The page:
Sure enough, when the second episode of "Kane" aired on June 17th, the audience for that broadcast was even larger than it had been for the first episode; the uproar over Hearstís threats to sue Welles and Wellesí stated intention to countersue Hearst had piqued the curiosity of millions of listeners throughout America, and even those who hadnít known the first thing about either man before the first part of "Kane" was broadcast were getting hooked on the real-life drama playing out parallel to the scripted theater transmitted over CBSí airwaves. There were very few people indifferent to the Welles-Hearst feud; a sizable number of Americans, however, took a disapproving view of both sides in the quarrel. One of Hearstís fellow tycoons, Howard Hughes, grimly confided to a business associate: "Those two deserve each other....I hope they choke on their own bile."
The third and final chapter of "Kane" poured fresh gasoline on the fire of Hearstís hate for Welles. While the character of Susan Alexander wasnít specifically intended to be a facsimile of Marion Davies, she resembled Davies closely enough that Hearst became enraged at what he was convinced was nothing less than a deliberate insult of his paramour. Whatever slim chance might have existed of averting a court Armageddon between the newspaper baron and the young Mercury Theater auteur was effectively dead and buried by the time the CBS announcers read the closing credits for the cast and production crew of "Kane"ís final episode.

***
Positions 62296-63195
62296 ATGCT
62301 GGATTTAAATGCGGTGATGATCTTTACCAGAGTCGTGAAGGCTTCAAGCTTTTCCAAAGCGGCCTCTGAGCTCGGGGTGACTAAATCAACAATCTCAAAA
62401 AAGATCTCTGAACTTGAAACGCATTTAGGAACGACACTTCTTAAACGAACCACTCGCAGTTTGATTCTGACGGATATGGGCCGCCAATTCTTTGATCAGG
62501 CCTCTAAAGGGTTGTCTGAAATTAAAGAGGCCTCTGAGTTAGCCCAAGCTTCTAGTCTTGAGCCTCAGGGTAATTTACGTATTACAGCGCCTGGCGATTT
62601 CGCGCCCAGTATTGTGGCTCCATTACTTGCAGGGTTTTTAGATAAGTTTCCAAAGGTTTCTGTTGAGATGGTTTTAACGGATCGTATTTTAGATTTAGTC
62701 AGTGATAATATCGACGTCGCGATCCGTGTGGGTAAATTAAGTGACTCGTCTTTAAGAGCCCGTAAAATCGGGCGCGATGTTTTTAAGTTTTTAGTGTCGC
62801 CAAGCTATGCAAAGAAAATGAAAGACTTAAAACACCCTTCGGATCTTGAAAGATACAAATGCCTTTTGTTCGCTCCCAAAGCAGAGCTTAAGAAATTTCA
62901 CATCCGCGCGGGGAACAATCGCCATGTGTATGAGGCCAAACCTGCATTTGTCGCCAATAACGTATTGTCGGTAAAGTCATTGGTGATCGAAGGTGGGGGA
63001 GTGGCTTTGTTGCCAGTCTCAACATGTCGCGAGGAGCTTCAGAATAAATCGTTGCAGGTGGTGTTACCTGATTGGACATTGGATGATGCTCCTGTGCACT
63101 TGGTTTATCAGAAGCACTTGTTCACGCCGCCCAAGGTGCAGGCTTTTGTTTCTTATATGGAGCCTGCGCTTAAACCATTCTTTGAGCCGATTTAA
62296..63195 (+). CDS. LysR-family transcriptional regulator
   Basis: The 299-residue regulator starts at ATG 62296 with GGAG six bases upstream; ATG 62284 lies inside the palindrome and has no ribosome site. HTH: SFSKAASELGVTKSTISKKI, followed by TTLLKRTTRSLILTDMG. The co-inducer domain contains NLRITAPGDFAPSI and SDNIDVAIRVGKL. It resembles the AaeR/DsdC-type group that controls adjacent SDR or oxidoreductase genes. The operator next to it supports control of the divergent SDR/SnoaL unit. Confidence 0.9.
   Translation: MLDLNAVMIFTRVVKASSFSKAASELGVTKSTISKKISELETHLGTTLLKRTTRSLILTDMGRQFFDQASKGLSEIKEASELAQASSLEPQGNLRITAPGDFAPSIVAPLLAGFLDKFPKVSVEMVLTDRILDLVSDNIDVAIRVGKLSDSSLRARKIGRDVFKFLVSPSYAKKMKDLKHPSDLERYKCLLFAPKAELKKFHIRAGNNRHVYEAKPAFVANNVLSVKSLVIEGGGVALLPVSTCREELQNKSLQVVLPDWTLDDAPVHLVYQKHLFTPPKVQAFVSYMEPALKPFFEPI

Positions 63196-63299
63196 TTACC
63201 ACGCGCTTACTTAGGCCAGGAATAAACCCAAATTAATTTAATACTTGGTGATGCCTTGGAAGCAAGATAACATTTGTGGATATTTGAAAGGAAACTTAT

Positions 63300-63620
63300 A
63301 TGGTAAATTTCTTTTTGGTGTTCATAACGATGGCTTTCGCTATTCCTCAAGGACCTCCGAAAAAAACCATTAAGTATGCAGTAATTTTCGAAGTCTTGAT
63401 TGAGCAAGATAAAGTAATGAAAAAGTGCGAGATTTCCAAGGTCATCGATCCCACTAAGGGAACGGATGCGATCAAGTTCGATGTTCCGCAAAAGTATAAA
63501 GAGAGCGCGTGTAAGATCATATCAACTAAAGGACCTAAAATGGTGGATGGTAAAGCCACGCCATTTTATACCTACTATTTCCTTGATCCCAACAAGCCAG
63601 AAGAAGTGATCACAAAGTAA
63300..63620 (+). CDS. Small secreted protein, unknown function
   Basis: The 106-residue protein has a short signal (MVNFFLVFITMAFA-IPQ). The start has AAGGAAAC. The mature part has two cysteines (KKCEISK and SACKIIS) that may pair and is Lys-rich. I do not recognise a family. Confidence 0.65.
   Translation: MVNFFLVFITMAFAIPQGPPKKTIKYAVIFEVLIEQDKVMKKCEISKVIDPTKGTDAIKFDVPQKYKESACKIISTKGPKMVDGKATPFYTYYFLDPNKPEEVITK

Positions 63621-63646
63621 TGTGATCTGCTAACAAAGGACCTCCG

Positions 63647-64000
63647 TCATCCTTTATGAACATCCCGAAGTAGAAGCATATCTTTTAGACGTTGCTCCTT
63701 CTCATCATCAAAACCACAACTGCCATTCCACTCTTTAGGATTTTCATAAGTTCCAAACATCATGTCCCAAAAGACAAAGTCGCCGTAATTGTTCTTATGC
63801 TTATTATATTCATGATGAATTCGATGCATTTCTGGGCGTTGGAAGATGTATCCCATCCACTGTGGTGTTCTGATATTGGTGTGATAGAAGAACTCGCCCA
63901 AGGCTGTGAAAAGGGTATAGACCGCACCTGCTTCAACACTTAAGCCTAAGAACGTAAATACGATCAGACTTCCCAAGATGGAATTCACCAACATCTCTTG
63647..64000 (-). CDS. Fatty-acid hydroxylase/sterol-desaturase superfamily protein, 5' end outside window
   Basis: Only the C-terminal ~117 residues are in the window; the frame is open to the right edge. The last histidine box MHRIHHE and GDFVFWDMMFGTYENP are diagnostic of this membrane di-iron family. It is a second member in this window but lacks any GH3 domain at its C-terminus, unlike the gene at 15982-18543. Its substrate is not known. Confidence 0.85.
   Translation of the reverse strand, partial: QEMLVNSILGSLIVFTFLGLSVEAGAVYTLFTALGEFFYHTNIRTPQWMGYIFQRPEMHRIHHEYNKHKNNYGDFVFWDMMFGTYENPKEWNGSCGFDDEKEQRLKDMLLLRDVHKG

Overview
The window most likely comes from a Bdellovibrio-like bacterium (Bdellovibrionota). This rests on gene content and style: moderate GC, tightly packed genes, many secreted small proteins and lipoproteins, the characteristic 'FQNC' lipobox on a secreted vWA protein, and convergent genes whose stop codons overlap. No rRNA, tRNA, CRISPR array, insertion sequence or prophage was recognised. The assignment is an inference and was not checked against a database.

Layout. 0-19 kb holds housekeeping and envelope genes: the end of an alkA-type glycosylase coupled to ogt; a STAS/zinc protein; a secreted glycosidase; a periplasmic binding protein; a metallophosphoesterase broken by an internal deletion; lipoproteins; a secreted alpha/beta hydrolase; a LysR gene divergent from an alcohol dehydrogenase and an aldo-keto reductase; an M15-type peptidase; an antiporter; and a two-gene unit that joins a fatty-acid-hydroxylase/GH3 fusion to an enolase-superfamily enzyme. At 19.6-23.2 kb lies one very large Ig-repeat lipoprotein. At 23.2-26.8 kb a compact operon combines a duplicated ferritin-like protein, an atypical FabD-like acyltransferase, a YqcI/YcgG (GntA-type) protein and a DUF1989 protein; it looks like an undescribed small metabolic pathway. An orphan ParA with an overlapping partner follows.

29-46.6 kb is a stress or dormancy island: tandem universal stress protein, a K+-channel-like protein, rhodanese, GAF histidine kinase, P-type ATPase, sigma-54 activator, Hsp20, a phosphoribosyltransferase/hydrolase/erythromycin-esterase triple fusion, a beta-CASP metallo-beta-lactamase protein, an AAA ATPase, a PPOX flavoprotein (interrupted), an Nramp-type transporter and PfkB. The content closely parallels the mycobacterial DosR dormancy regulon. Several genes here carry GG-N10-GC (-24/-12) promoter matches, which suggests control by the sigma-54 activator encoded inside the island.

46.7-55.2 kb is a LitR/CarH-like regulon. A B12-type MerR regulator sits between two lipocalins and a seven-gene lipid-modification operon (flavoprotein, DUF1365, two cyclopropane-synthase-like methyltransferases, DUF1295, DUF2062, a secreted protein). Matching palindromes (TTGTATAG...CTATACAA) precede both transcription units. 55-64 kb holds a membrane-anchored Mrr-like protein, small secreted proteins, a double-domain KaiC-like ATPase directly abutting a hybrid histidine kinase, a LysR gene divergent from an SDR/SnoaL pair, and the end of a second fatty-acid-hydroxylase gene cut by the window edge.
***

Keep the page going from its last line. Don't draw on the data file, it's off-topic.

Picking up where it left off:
On June 26th, two days after the finale of "Kane" was broadcast, a New York City civil court judge agreed to hear both Hearstís suit and Wellesí countersuit. Opening arguments in the case of W.R. Hearst vs. Orson Welles et. al. were scheduled for the first week in September. A legal war for the ages was about to begin, and neither plaintiffs nor defendants would hesitate to use their weapons of mass destruction if it meant gaining victory in the courtroom...
To Be Continued